The plight of our statutory bodies

“What goes around really comes around”.

It is rather interesting that nearly a quarter of a century later, the status of our state-owned bodies are coming right back to occupy centre stage in our national discourse.

Too many Grenadians are just too young to be familiar with the one-man Commission of Inquiry into the operations of several statutory corporations in the 1984-90 period of the first New National Party (NNP) government of the late H.A Blaize.

Current Prime Minister Dr. Keith Mitchell was then Minister of Works and was the line minister for a number of these bodies that came up for review – Gravel & Concrete, Central Water Commission which has since been renamed NAWASA, as well as the now defunct Central Garage Corporation, and the Grenada Rock Asphalt and Concrete Products Limited which has since gone out of existence.

Former Prime Minister Blaize invited retired high court judge of Barbados Lindsay Worrell to investigate the happenings in these state-run bodies.

Commissioner Worrell mentioned in his report that there were “malpractices” including the disappearance of several key documents at Gravel & Concrete as disclosed by the evidence presented to the commission by several witnesses.

He said he was clear in his conviction that “the disappearance of these documents was a deliberate attempt to conceal the extent of misappropriation of the funds of the Corporation and maladministration”.

Dr. Mitchell has been in charge of this country for longer than any other Prime Minister in the history of Grenada – 15 years as opposed to approximately four for Nicholas Brathwaite and Tillman Thomas, both of the National Democratic Congress (NDC).

What did he do in light of glaring reports of wrong-doing that took place in these statutory bodies by persons highlighted in the report for suspicious activities under his watch?

Can he now be surprised at the financial disasters of these statutory bodies and the strain on the Treasury.

The truth of the matter is that the NNP which has been in charge of Grenada for most of the years since the demise of the 1979-83 Grenada Revolution of late PM Maurice Bishop has used the statutory bodies as “Happy Hour” for many of its supporters.

It was not uncommon to hear reports of known party supporters and loyalists getting short-term contracts to work at Gravel & Concrete for three months but 20 years later these persons are still on the wage bill earning thousands of dollars.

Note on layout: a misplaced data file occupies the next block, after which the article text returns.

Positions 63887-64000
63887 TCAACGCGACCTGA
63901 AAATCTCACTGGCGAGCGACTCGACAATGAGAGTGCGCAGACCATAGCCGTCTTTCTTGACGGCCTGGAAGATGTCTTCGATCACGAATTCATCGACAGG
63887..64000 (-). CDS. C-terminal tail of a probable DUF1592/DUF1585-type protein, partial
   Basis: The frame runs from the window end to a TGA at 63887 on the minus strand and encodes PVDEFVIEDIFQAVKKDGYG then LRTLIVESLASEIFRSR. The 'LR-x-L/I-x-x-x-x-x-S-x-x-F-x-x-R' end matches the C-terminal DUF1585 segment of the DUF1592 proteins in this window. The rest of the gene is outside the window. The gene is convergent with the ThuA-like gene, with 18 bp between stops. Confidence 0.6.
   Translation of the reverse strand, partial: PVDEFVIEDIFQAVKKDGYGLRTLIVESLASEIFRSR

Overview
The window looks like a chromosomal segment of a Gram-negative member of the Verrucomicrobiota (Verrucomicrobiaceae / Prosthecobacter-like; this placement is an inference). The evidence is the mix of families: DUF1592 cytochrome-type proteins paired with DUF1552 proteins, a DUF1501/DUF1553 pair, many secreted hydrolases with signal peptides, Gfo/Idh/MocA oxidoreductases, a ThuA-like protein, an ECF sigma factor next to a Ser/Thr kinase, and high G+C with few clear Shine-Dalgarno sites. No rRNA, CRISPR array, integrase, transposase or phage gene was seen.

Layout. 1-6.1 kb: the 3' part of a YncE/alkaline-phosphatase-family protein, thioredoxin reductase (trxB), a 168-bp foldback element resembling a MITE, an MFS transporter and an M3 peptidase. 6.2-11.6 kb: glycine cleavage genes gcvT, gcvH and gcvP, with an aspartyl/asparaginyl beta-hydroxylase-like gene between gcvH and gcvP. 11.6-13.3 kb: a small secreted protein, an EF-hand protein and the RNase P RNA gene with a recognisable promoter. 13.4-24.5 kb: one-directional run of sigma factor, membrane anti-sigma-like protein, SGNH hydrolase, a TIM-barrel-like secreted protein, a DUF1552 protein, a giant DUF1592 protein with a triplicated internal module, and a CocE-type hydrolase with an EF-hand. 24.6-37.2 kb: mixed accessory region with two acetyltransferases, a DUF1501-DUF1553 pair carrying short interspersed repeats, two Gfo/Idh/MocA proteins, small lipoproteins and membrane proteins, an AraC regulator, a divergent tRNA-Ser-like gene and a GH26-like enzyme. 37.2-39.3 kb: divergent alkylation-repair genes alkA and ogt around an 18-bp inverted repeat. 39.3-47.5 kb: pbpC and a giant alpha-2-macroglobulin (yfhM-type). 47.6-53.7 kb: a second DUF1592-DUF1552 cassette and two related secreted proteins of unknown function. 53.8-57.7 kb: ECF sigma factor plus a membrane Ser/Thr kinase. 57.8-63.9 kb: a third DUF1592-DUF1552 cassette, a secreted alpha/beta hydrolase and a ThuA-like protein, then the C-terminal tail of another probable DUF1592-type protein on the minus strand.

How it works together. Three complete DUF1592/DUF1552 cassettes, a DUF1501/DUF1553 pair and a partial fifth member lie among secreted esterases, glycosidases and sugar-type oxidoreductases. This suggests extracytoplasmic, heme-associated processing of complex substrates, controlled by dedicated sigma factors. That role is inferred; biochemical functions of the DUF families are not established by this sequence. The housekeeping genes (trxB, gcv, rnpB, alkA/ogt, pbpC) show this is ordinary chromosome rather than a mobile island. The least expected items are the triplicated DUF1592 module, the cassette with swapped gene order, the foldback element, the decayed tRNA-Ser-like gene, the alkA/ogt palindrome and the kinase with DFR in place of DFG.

Even the Group of Consultants hired by the present NNP government of Dr. Mitchell operating under the banner name, CARTAC, alluded to the fat salaries paid to some Managers of state bodies as compared to existing salary levels in the Public and Private sectors.

It is doubtful that these same managers can get a middle-level job at a reputable private sector business paying them that amount of money.

THE NEW TODAY is hearing reports that one of the managers of these loss-making statutory bodies is even making demands for an increase in his salary which is already over the EC$10, 000 a month mark.

There is no escape for Dr. Mitchell this time around as he would finally have to address the issue of these state-controlled entities in light of the “demands” of the Washington-based International Monetary Fund (IMF) and the so-called self imposed Structural Adjustment Programme (SAP).

With the exception of the Grenada National Lottery Authority (GNLA), all the other statutory bodies are facing different levels of financial constraints.

There are no easy solutions to the problems like the mass sending home of workers to cut cost because that in itself can impact negatively on the economy.

Will a private sector entity come to the rescue of some of these corporations and take over the compensation packages running into millions that might be due to workers as part of their union contracts?

Does any of the corporations have sufficient financial resources at their disposal to sever ties with a number of workers?

It is believed that the situation on this score is rather bleak for workers at the National Water & Sewerage Authority who will be entitled to payments running into millions.

This newspaper is happy that it is Dr. Mitchel who is back at the helm to deal with a problem that started under his watch and was allowed to get out of hand for political reasons.

The only problem is that Dr. Mitchell has aged and questions are being raised about his current energy levels to tackle the myriads of problems affecting not only the statutory bodies but the country’s economic revival.

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